Merkley, Kirk, Harkin, Collins Introduce Legislation to End Workplace Discrimination

Washington, D.C. – Today, Senators Jeff Merkley (OR), Mark Kirk (IL), Tom Harkin (IA), and Susan Collins (ME) introduced the Employment Non-Discrimination Act (ENDA) to finally prohibit job discrimination based on sexual orientation and gender identity.

“The right to work hard and earn a living is a fundamental right.  It is essential to the success of a family.  It is essential to the pursuit of happiness.  It is part of equality under the law,” Senator Merkley said.  “The test of whether you can get and hold a job should be whether you can do the job, not your sexual orientation or gender identity.  I’m proud to join Senators Kirk, Harkin, and Collins to introduce the Employment Non-Discrimination Act and take an important step in the march towards equality.”

“I seek to serve in the mold of Senator Everett Dirksen (R-IL), a fiscal conservative and social moderate who passed the Civil Rights Act. I backed this legislation when first elected in 2000 and I continue to believe nothing provides more dignity than a job, knowing America’s economy needs a productive, diverse, competitive workforce,” Senator Kirk said.  “We will have more jobs and higher incomes when the most qualified individuals are given the best opportunities, regardless of orientation. This legislation ensures that.” 

“Everyone deserves a fair chance to work hard for their piece of the American dream,” Senator Harkin said. “Discrimination on the basis of a worker’s sexual orientation or gender identity is reprehensible, and it ought to be illegal.  We have rightly stood up against workplace discrimination based on race, sex, national origin, religion, age and disability.  Now it is time we ensure that all workers are judged on their talents, abilities and capabilities free from prejudices.”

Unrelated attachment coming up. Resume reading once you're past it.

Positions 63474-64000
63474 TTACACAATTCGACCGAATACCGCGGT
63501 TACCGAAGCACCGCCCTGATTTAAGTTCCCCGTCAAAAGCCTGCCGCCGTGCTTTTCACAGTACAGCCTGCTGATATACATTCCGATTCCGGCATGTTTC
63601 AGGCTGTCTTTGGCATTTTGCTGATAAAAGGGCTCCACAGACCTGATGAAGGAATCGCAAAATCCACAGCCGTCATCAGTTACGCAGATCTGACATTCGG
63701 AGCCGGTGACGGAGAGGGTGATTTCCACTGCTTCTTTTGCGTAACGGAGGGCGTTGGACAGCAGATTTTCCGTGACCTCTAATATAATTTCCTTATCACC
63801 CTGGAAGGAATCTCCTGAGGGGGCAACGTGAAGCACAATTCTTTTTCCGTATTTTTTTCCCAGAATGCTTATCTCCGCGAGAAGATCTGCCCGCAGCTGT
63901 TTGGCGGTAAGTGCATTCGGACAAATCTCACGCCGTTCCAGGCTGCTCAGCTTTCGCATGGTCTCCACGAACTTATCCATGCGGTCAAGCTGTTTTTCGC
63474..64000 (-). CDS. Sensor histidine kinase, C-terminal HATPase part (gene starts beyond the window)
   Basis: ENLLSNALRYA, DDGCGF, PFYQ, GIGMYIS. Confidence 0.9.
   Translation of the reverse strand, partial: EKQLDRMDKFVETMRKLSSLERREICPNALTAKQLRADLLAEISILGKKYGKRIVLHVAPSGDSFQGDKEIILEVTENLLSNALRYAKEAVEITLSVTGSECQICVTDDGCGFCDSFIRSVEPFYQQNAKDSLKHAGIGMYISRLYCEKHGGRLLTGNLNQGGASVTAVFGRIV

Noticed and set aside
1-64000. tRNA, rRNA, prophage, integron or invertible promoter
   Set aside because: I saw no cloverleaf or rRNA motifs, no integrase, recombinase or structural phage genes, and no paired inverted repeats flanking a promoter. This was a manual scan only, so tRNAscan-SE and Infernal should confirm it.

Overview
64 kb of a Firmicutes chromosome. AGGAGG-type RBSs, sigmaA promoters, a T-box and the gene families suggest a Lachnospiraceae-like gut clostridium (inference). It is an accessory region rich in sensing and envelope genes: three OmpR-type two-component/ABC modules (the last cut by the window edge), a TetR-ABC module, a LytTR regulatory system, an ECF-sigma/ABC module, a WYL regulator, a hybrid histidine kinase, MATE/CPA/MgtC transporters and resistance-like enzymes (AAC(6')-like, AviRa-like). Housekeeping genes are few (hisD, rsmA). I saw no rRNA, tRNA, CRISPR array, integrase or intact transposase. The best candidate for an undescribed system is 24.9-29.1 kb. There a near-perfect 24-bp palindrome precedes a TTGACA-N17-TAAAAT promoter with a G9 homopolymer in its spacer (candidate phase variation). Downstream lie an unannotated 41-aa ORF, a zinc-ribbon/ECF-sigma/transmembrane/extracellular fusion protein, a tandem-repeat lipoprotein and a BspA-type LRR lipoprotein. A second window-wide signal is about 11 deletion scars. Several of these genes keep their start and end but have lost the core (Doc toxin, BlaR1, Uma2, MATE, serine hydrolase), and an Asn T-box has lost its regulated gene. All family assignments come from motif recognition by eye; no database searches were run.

“Our legislation affirms the principle that individuals should be judged solely on their skills and abilities,” said Senator Collins.  “Similar to the current law in several states, including Maine, and the policies of many Fortune 500 companies, the Employment Non-Discrimination Act would close an important gap in federal civil rights laws by making it illegal to discriminate in employment based on sexual orientation.”

The Employment Non-Discrimination Act of 2011 would prohibit employers, employment agencies, labor organizations and joint labor-management committees from firing, refusing to hire, or discriminating against those employed or seeking employment, on the basis of their perceived or actual sexual orientation or gender identity.  Such protections are already in place prohibiting discrimination based on race, religion, gender, national origin, age, and disability.

More than 85 percent of Fortune 500 companies already extend workplace protections based on sexual orientation and more than one-third on the basis of gender identity.

The Employment Non-Discrimination Act has been endorsed by national civil rights organizations such as the Human Rights Campaign, the Leadership Conference on Civil Rights, the ACLU, labor organizations and more than 75 Fortune 500 companies.

“In today’s economy job security is important to all Americans, especially LGBT people who can be fired for no other reason than their sexual orientation or gender identity,” said HRC President Joe Solmonese.  “Passing ENDA is essential to ensuring that all Americans have an equal opportunity to work and contribute to this country’s economy.  I commend Senators Merkley, Kirk, Harkin and Collins for their leadership and commitment to ENDA.”